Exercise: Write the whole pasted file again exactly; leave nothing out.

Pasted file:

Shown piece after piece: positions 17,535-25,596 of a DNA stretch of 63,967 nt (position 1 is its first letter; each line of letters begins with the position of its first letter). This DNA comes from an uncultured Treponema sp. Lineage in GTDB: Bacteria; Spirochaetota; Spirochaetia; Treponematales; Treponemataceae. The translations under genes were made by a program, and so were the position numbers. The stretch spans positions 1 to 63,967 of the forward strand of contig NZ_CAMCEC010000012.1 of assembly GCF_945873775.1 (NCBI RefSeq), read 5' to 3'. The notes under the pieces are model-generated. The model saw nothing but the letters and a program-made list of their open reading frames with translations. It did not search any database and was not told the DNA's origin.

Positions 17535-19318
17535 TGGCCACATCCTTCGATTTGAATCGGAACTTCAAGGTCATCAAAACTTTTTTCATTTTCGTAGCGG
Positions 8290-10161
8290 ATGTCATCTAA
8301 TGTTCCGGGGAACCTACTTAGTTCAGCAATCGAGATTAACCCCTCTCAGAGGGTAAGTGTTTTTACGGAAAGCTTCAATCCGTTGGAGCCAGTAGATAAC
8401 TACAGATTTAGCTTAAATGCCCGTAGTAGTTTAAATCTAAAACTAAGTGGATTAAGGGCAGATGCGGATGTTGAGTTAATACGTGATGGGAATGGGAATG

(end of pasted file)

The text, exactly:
Shown piece after piece: positions 17,535-25,596 of a DNA stretch of 63,967 nt (position 1 is its first letter; each line of letters begins with the position of its first letter). This DNA comes from an uncultured Treponema sp. Lineage in GTDB: Bacteria; Spirochaetota; Spirochaetia; Treponematales; Treponemataceae. The translations under genes were made by a program, and so were the position numbers. The stretch spans positions 1 to 63,967 of the forward strand of contig NZ_CAMCEC010000012.1 of assembly GCF_945873775.1 (NCBI RefSeq), read 5' to 3'. The notes under the pieces are model-generated. The model saw nothing but the letters and a program-made list of their open reading frames with translations. It did not search any database and was not told the DNA's origin.

Positions 17535-19318
17535 TGGCCACATCCTTCGATTTGAATCGGAACTTCAAGGTCATCAAAACTTTTTTCATTTTCGTAGCGG
Positions 8290-10161
8290 ATGTCATCTAA
8301 TGTTCCGGGGAACCTACTTAGTTCAGCAATCGAGATTAACCCCTCTCAGAGGGTAAGTGTTTTTACGGAAAGCTTCAATCCGTTGGAGCCAGTAGATAAC
8401 TACAGATTTAGCTTAAATGCCCGTAGTAGTTTAAATCTAAAACTAAGTGGATTAAGGGCAGATGCGGATGTTGAGTTAATACGTGATGGGAATGGGAATG